the empirical findings, and identify several key unresolved
with a size x {k |k = 1, 2, . . .}.
questions.
The remainder of the survey is organized as follows. In Definition The tick size of an LOB is the smallest per-
Section 2, we give formal definitions related to LOBs and for- missible price interval between different orders within it. All
mulate a mathematically precise description of LOB trading. orders must arrive with a price that is specified to the accuracy
In Section 3, we discuss some practical aspects of trading via of .
LOBs and examine the difficulties that arise in quantifying
For example, if = $0.00001, then the largest permissible
them. In Section 4, we examine the important role of empirical
order price that is strictly less than $1.00 is $0.99999, and all
studies of LOBs, highlighting both consensus and disagree-
orders must be submitted at a price with exactly five decimal
ment within the literature. We examine a selection of models
places.
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in Section 5. In Section 6, we discuss key unresolved problems


related to LOBs. We conclude in Section 7. Definition The lot size and tick size of an LOB are
collectively called its resolution parameters.
2. A mathematical description of an LOB
When a buy (respectively, sell) order x is submitted, an
LOBs trade-matching algorithm checks whether it is possible
In this section, we formulate a precise description of trading
to match x to some other previously submitted sell (respec-
that is common to most LOB markets. Of course, some individ-
tively, buy) order. If so, the matching occurs immediately.
ual exchanges and trading platforms operate slight variations of
If not, x becomes active, and it remains active until either
these core principles. Harris (2003) provided a comprehensive
it becomes matched to an incoming sell (respectively, buy)
review of specific details governing particular exchanges.
order or it is cancelled. Cancellation usually occurs because
2.1. Preliminaries the owner of an order no longer wishes to offer a trade at the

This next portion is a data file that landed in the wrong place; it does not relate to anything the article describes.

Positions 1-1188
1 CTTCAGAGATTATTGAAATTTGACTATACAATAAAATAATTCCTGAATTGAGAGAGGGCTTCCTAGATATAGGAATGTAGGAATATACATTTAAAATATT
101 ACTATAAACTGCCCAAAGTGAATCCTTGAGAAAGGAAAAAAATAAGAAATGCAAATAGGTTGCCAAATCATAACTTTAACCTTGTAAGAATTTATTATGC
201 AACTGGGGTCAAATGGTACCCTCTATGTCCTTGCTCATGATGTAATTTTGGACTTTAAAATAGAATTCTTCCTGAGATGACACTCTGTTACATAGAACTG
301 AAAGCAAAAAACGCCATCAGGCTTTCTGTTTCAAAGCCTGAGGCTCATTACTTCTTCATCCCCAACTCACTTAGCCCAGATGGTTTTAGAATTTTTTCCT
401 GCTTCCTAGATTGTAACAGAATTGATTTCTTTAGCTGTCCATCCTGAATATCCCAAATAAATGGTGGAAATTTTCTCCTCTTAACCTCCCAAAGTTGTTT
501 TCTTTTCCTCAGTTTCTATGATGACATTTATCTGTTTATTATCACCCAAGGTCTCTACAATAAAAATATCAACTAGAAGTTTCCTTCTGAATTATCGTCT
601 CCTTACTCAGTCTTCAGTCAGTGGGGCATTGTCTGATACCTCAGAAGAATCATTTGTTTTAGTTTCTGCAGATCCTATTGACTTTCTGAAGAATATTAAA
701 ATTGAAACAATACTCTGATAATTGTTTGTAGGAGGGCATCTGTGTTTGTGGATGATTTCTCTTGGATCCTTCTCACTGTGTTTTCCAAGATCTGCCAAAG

stated price, but rules governing a market can also lead to the
Before LOBs grew in popularity, most financial trades took cancellation of active orders. For example, on the electronic
place in quote-driven marketplaces, in which a handful of large trading platform Hotspot FX, all active orders are cancelled at
market makers centralize buy and sell orders by publishing the 5pm EST each day to prevent an overly large accumulation of
prices at which they are willing to buy and sell the traded active orders over time (Knight-Hotspot 2013).
asset. The market makers set their sell price higher than their It is precisely the active orders in a market that make up an
buy price in order to earn a profit in exchange for providing LOB:
liquidity to the market, for taking on the risk of acquiring
an undesirable inventory position, and for being exposed to Definition An LOB L(t) is the set of all active orders in a
possible adverse selection (i.e. encountering other traders who market at time t.
have better information about the value of the asset and who can The evolution of an LOB L(t) is a cdlg process, i.e. for a
therefore make a profit by buying or selling, often repeatedly, limit order x = ( px , x , tx ) that becomes active upon arrival,
with the market maker (Parlour and Seppi 2008)). The only it holds that x L(tx ), x / limt tx L(t ). The active orders
prices available to other traders who want to buy or sell the in an LOB L(t) can be partitioned into the set of active buy
asset are those made public by the market makers, and the only orders B (t), for which x < 0, and the set of active sell orders
action available to such traders is to buy or sell at one of the A(t), for which x > 0. An LOB can then be considered as
market makers prices. Ticket touts exemplify a quote-driven a set of queues, each of which consists of active buy or sell
market in action. orders at a specified price.
An LOB is much more flexible because every trader has the
option of posting buy (respectively, sell) orders. Definition The bid-side depth available at price p and at time
t is
Definition An order x = ( px , x , tx ) submitted at time tx !
with price px and size x > 0 (respectively, x < 0) is a n b ( p, t) := x . (1)
commitment to sell (respectively, buy) up to |x | units of the {xB(t)| px = p}
traded asset at a price no less than (respectively, no greater
The ask-side depth available at price p and at time t, denoted
than) px .
n a ( p, t), is defined similarly using A(t).
We introduce the vector notation x = ( px , x , tx ) because
The depth available is often stated in multiples of the lot size.
it allows explicit calculation of the priority (see Section 3.4)
Because x < 0 for buy orders and x > 0 for sell orders, it
of any order at any time.
follows that n b ( p, t) 0 and n a ( p, t) 0 for all prices p.
Liquidity is difficult to define formally. Kyle (1985) identified the
three key properties of a liquid market to be tightness (the cost of
turning around a position over a short period of time), depth (the In some markets, there are two lot-size parameters: a minimum size
size of an order-flow innovation required to change prices a given and an increment . In such markets, all orders must arrive with